- Ogoni land is the most oil polluted land on Earth
- Food source affected as land and rivers are polluted
- Ogoni people are protesting violently now
- International condemnation
Shell's influence of the goverment corruption
- Ken Sara Wiwa was leader of movement of the surival of ogoni people (MOSOP)
- He led peaceful protests against Shell's environmental damage
- Goverment didn't like this as oil is a source of wealth to the country
- Ken Sara Wiwa and 8 other activists arrested in 1995. Hung & bodies dissolved in acid.
Despite the wealth that has been generated in Nigeria as a result of the money and technological resources provided by TNCs such as Shell in extracting and producing the oil, 60% of the population still live in poverty. Shell also makes huge profits from its operations in the country.
Nigerians are impoverished and have had limited benefits from oil wealth
- Goverment corruption is widespread - Siphons off up to 70% of oil revenue.
- 60% of the population still live in poverty.
- Many local people forced to give up fishing and farming due to oil spillages - but find it difficult to get alternative employment.
The Niger Delta is polluted from the production and distribution of oil
- 40% of Shell's oil spills worldwide have occured in the Niger Delta.
- Over 4000 oil spliis have occured since 1960.
- Oil pollution in water is more than 60 times the US limit.
- 75% of total gas production in Nigeria is flared.
Environmental impact of energy production
The impact of oil exploration e.g. in ANWR (Alaskan National Wildlife Reserve)
ANWR is an example of a wilderness area.
This is an area where there's a diverse species of animals, an unspoilt area available for habitats, migrating etc.
What could be the environmental impacts of oil drilling in this area?
- Caribou reproducing grounds affected
- Loss of habitats
- Disturbing animals
- Oil spills
- Landscape becomes industrialised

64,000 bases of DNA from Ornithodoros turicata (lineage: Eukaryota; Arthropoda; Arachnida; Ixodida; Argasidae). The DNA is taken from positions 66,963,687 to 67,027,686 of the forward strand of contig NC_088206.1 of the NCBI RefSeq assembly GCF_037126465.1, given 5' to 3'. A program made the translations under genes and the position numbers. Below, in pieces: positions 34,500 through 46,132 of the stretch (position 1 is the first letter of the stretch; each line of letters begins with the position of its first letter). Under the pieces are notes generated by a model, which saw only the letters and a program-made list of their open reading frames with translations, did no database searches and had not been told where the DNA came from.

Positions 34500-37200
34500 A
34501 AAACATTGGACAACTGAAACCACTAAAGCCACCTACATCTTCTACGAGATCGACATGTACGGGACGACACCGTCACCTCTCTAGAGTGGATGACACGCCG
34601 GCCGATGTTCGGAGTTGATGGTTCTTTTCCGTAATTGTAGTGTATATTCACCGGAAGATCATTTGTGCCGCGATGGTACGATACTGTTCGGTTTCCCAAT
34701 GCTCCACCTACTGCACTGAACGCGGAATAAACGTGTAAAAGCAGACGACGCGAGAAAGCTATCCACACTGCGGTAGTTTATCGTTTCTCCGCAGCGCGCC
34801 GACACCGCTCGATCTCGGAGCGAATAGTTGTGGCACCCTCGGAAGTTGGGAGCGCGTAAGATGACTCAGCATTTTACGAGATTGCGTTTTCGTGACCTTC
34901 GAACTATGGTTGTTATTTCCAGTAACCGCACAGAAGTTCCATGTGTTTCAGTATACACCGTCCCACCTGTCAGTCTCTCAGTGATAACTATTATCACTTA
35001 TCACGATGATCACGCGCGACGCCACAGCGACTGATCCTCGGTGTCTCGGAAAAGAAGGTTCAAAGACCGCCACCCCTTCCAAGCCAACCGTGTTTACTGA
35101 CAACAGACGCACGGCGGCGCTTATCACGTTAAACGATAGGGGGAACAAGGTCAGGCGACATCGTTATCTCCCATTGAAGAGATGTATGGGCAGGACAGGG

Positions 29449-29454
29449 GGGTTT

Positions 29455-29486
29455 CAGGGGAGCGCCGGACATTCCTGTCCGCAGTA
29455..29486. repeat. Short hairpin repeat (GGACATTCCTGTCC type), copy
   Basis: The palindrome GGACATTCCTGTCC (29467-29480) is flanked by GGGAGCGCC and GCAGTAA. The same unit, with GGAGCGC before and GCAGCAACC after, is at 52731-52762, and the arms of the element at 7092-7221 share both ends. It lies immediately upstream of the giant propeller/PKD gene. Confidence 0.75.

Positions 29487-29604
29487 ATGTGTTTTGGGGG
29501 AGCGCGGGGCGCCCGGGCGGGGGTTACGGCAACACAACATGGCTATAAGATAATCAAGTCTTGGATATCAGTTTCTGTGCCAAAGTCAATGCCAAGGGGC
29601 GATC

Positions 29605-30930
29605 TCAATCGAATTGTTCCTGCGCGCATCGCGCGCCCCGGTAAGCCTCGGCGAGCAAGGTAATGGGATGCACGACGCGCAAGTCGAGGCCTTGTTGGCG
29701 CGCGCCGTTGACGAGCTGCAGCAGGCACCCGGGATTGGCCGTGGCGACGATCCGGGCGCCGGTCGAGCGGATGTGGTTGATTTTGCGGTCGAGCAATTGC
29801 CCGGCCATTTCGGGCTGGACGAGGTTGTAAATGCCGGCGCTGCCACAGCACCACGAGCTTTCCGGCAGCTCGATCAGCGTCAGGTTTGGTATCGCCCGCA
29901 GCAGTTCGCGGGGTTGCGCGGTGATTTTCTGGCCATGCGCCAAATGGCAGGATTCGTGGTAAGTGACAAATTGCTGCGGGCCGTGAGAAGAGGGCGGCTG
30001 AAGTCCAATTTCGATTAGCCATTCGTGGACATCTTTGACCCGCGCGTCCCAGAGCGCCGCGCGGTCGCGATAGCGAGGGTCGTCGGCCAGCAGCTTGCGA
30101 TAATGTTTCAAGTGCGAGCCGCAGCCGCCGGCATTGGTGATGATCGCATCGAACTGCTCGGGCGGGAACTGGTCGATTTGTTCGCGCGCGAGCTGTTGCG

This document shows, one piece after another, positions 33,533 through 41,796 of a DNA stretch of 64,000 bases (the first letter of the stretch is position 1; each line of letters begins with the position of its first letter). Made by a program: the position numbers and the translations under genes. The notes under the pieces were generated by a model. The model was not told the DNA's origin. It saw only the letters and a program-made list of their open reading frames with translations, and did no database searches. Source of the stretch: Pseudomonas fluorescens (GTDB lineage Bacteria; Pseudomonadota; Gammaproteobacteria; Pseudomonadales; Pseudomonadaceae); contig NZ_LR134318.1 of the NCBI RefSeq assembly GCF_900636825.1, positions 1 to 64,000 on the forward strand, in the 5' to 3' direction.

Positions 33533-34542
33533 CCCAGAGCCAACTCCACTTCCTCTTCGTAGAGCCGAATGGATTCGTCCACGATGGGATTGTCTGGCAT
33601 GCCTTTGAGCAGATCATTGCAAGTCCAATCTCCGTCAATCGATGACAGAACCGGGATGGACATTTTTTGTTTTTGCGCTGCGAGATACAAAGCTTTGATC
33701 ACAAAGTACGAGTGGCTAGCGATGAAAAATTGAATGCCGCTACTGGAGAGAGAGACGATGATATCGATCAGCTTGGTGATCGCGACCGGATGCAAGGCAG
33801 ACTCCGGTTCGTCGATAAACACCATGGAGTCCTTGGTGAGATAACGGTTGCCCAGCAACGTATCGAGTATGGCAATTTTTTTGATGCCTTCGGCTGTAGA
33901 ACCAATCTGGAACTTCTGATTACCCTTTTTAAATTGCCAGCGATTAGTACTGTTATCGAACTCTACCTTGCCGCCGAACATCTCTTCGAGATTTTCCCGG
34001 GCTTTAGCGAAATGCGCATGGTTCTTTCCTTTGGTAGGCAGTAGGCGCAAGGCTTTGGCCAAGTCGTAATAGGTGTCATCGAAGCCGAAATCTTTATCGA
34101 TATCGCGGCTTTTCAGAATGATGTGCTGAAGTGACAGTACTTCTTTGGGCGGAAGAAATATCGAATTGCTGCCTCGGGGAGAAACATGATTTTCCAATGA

- 50 years for damaged vegetation to recover (due to it being so cold)
The depletion of fossil fuels
- World Oil reserves forecast to last 40 years
- World Gas reserves forecast to last 70 years
- World Coal reserves forecast to last 150 years
When fossil fuels run out or become scarce, what impact will this have on a countries energy mix? – e.g. UK Nearly 89% (3/4) of the UK’s energy mix is fossil fuels. As they become scarce in the UK – may import more (2004 UK became net importer of coal for the first time since 1993) This may cause a problem with geopolitics e.g. if gas is imported from Russia. May also increase renewables e.g. wind energy. Environmental effects of renewable energy: don't release air pollutants but also an eye sore.
The cause (i.e importance of fuelwood collection in Mali)
What % of Mali’s energy mix is from fuelwood? 98%
Why is fuelwood, as a source of energy, so important to Mali?
- It's 98% of their energy mix.
- It's their only source of energy. Too poor to import oil and gas.
- 60% rural & 2% have electricity. They need primary energy.
Why are the forests in Mali disappearing at an alarming rate?
Trees aren't being replaced.
In Mali, women and children bear the burden of fuelwood collection which can take up to 5 hours of daily trips. Many children, especially girls are withdrawn from school to attend this task
The environmental effects of fuelwood collection
• As the wood is not being replanted, it will eventually run out (non-renewable).
• Deforestation leads to soil erosion and desertification.
• The land becomes barren and infertile meaning that future crops cannot be grown. This is because the removal of trees can affect the hydrological cycle in the local area.
Desertification: Is the spread of desert like conditions into neighbouring semi-arid regions of bush, grassland or woodland.
How removal of trees would affect....